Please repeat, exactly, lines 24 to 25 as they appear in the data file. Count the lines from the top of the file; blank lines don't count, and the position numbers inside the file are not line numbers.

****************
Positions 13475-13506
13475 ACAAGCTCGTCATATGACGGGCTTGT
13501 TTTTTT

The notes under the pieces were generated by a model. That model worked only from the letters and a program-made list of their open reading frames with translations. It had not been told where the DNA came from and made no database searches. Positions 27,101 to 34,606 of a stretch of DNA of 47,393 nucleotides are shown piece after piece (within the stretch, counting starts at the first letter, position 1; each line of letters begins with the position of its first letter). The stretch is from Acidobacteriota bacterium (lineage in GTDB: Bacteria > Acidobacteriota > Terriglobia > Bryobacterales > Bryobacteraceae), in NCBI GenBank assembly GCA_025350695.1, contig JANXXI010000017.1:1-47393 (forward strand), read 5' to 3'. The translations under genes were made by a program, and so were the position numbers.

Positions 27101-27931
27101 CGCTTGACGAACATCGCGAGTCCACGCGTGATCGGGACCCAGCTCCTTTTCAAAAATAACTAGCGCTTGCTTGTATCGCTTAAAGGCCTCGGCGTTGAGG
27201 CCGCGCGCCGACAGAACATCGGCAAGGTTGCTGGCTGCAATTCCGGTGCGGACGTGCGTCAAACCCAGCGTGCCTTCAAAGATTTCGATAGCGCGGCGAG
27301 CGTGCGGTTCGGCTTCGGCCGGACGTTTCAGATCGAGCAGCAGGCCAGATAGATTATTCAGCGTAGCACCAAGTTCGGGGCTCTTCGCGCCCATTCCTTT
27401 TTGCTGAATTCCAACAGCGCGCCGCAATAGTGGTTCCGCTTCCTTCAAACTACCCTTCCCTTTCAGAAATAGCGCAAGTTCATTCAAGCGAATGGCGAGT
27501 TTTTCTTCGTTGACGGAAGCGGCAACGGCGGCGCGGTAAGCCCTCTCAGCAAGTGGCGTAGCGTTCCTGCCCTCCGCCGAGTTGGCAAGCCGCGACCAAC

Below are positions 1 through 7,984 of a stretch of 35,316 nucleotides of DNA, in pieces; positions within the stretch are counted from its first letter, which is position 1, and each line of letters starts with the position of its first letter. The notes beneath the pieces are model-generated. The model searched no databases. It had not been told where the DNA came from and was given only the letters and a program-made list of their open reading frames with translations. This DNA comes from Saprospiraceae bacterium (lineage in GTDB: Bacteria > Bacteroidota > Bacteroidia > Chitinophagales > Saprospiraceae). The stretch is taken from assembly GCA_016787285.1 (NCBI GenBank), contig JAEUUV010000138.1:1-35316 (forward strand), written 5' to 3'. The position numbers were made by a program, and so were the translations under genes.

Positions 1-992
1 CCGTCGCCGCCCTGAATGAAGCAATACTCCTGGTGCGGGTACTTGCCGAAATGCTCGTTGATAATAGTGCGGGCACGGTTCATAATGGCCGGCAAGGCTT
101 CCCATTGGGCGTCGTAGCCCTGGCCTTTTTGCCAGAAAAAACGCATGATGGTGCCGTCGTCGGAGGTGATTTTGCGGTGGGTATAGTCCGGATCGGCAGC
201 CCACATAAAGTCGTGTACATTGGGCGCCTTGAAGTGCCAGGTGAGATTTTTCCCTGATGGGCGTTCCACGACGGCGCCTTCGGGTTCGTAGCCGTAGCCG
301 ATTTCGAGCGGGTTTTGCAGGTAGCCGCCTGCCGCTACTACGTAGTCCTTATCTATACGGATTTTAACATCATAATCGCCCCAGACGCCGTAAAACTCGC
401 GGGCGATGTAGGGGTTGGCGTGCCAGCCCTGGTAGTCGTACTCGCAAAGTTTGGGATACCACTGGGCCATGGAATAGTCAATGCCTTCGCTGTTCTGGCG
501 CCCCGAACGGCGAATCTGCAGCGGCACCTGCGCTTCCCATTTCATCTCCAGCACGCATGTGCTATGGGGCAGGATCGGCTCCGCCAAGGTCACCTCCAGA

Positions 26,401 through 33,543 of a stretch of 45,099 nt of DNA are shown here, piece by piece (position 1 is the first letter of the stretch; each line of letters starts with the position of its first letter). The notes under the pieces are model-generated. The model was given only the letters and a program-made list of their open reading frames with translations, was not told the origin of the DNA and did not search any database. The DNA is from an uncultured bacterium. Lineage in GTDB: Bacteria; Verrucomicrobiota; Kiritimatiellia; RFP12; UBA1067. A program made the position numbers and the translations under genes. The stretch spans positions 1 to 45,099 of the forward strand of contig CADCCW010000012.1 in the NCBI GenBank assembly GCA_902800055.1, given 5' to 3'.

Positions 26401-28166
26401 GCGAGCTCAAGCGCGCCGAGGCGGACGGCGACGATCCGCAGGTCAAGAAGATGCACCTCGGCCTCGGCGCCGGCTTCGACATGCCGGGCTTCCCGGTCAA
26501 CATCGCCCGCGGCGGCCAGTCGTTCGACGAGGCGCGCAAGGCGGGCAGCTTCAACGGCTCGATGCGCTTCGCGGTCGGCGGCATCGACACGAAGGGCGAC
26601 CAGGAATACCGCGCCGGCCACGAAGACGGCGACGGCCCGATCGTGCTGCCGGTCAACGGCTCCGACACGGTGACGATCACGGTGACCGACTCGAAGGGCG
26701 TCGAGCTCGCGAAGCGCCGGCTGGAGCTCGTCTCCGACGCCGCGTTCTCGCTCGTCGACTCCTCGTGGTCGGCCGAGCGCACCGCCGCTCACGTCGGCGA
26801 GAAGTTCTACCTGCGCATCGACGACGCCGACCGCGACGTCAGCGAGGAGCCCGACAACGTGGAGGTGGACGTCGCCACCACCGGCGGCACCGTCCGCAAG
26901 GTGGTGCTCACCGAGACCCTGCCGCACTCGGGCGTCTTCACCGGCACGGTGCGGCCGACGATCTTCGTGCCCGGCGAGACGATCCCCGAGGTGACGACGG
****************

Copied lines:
26701 TCGAGCTCGCGAAGCGCCGGCTGGAGCTCGTCTCCGACGCCGCGTTCTCGCTCGTCGACTCCTCGTGGTCGGCCGAGCGCACCGCCGCTCACGTCGGCGA
26801 GAAGTTCTACCTGCGCATCGACGACGCCGACCGCGACGTCAGCGAGGAGCCCGACAACGTGGAGGTGGACGTCGCCACCACCGGCGGCACCGTCCGCAAG